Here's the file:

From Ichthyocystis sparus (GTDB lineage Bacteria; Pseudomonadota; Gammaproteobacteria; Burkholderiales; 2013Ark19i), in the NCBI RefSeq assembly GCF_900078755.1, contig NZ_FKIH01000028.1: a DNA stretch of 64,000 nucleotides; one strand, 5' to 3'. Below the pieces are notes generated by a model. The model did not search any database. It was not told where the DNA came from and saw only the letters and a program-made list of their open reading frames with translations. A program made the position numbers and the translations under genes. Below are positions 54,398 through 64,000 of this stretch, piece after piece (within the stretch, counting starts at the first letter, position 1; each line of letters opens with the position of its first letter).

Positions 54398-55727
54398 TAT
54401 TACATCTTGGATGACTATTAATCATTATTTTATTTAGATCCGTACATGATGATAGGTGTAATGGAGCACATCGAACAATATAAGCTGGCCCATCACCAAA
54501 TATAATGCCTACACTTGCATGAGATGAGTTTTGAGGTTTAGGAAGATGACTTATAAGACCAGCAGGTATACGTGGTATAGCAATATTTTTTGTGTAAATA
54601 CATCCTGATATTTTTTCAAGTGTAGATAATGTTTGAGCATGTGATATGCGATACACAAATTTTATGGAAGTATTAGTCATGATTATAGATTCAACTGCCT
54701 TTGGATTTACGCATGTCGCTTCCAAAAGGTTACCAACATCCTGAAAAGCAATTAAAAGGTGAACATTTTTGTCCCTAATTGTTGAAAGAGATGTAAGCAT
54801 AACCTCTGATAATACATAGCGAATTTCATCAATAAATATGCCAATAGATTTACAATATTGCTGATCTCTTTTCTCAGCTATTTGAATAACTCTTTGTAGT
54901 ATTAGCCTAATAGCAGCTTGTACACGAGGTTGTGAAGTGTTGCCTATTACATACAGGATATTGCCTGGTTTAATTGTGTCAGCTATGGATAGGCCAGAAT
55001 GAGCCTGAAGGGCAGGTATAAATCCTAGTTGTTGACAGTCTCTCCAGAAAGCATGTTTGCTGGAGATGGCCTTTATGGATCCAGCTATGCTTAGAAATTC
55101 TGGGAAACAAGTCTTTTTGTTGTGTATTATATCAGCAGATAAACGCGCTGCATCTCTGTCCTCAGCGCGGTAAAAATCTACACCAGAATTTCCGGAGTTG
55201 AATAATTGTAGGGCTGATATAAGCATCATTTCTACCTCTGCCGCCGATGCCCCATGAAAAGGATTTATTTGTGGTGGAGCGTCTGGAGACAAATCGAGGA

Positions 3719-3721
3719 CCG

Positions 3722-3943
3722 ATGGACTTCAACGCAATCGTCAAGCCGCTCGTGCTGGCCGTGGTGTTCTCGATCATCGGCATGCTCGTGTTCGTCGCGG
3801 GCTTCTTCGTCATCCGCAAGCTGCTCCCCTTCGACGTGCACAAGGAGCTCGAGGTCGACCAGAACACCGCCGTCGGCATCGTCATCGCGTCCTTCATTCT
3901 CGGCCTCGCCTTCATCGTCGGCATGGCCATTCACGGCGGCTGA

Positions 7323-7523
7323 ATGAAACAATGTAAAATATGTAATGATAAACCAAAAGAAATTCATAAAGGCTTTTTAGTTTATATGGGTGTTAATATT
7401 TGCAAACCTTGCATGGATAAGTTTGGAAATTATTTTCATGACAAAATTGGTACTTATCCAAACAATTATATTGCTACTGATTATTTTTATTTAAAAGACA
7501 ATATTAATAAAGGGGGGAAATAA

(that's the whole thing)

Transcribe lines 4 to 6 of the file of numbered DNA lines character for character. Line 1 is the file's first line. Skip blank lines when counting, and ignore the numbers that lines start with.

54401 TACATCTTGGATGACTATTAATCATTATTTTATTTAGATCCGTACATGATGATAGGTGTAATGGAGCACATCGAACAATATAAGCTGGCCCATCACCAAA
54501 TATAATGCCTACACTTGCATGAGATGAGTTTTGAGGTTTAGGAAGATGACTTATAAGACCAGCAGGTATACGTGGTATAGCAATATTTTTTGTGTAAATA
54601 CATCCTGATATTTTTTCAAGTGTAGATAATGTTTGAGCATGTGATATGCGATACACAAATTTTATGGAAGTATTAGTCATGATTATAGATTCAACTGCCT